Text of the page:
Swimming has produced some of the best and worst moments of my life.
Take the time in Indianapolis when I was 6 years old, for example. We were on a family vacation and I ventured off into the deep end of the apartment complex pool and vividly remember struggling to save my life. I suffered for what seemed like an eternity before looking up from the cement edge of the pool and no one even noticed.
Then, there was the 1.2 mile Half Ironman swim in Muncie last weekend. It also seemed like an eternity, but there was something inside me that didn’t want it to end. When my hand hit the sand just before the swim exit I remember a subtle wave of disappointment running through my veins.
Today was the first time back at open water swim in about 3 weeks. I almost forgot how amazing it is to watch the sun rise over the island as you casually approach the beach. I’m not sure, but I think we had a record turnout today, 16 swimmers, plus the coach. And it was a pretty tough workout, but one that gave me more confidence.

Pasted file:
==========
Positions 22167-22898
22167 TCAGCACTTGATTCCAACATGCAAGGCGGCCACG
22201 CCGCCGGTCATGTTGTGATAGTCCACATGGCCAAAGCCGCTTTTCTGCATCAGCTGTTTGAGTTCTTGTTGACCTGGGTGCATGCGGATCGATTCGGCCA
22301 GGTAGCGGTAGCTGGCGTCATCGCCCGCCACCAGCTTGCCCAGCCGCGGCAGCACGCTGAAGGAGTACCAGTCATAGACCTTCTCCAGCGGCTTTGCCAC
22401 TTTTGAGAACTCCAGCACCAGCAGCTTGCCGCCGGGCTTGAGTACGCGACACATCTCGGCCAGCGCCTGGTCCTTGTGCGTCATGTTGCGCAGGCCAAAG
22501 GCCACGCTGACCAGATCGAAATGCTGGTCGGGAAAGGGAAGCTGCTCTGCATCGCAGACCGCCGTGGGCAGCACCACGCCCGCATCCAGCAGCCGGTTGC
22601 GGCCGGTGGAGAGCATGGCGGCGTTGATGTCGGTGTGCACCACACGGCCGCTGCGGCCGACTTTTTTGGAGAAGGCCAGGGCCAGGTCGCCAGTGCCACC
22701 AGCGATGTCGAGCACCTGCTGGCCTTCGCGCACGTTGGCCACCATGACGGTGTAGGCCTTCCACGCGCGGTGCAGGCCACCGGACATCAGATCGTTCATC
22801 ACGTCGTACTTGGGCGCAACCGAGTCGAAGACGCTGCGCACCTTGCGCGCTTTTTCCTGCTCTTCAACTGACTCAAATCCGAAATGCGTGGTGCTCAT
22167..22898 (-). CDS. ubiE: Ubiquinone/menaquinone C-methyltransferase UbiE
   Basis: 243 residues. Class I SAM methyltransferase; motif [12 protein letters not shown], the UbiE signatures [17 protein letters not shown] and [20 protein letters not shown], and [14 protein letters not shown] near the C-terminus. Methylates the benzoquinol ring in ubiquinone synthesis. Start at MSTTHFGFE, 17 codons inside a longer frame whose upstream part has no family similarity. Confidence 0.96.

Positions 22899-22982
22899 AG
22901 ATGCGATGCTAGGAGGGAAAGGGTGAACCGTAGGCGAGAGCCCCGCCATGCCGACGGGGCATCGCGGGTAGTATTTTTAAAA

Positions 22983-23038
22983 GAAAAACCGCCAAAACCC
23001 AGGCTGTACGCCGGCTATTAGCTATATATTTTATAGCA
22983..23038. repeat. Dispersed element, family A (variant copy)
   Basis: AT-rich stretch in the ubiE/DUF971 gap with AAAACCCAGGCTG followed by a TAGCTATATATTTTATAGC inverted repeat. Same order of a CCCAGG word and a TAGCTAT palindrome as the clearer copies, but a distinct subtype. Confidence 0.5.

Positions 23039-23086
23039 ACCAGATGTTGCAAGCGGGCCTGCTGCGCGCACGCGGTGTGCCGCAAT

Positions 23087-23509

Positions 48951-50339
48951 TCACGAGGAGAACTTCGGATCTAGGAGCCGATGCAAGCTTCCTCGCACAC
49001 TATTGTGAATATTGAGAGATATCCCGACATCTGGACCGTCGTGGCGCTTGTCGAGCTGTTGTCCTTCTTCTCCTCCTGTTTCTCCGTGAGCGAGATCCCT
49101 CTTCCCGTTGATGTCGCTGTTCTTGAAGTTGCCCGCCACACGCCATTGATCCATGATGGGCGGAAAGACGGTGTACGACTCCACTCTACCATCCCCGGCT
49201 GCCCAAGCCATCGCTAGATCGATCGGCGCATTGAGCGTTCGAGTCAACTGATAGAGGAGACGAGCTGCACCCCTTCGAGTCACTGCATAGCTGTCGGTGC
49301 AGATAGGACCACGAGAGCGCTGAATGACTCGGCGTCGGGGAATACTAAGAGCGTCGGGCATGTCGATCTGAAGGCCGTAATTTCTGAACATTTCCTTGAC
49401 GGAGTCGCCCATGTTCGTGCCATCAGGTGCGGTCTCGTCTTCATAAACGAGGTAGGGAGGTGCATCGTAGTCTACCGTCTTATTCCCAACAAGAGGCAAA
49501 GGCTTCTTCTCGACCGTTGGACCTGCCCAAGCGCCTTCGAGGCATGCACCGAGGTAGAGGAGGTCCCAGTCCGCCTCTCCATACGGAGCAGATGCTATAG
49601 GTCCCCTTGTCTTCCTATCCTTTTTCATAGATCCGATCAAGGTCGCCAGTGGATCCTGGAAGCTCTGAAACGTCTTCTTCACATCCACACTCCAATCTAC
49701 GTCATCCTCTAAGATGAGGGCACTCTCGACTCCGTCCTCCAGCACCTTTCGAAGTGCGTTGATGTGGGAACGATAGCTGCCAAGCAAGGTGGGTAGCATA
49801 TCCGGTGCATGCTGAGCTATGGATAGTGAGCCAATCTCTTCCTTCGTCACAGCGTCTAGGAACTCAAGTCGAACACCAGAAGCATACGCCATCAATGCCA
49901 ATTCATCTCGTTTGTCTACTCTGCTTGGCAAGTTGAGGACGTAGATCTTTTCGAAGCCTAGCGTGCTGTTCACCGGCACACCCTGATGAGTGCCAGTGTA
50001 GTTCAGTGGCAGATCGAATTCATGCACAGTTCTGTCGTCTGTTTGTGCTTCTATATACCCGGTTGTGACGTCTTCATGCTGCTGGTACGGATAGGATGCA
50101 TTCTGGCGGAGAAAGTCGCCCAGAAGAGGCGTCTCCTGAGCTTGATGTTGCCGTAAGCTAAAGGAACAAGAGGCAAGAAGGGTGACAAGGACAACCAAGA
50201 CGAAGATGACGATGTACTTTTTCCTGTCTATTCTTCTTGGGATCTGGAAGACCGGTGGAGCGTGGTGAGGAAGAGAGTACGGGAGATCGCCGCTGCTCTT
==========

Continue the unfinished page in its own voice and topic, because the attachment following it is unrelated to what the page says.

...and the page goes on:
It’s amazing what a good swim will do for you. It started with Muncie where I kept a solid pace for the entire 1.2 miles. There were a lot of challenges, including a bright sun in your eyes and no good sighting targets, but not once was I anxious. It was comfortable the whole way, and I am giving most of the credit to our open water swim training.
Up until Muncie, I more or less freaked out in every swim. Music City sprint, NashVegas Olympic, AdPi sprint, and Rev 3 Olympic. It sounds crazy, but I am starting to remember that feeling I had as a child (not the Indianapolis feeling) when I used to swim freely in Turtle Lake near our summer home in Wisconsin. It was always such a joy to feel the warm water splashing your legs as you did a head first dive and swam out to the floating pontoon where we spent most of our day diving in and chasing girls. I never remember fear of water, only how great I felt when I saw and felt it around me. That feeling is back in my bones.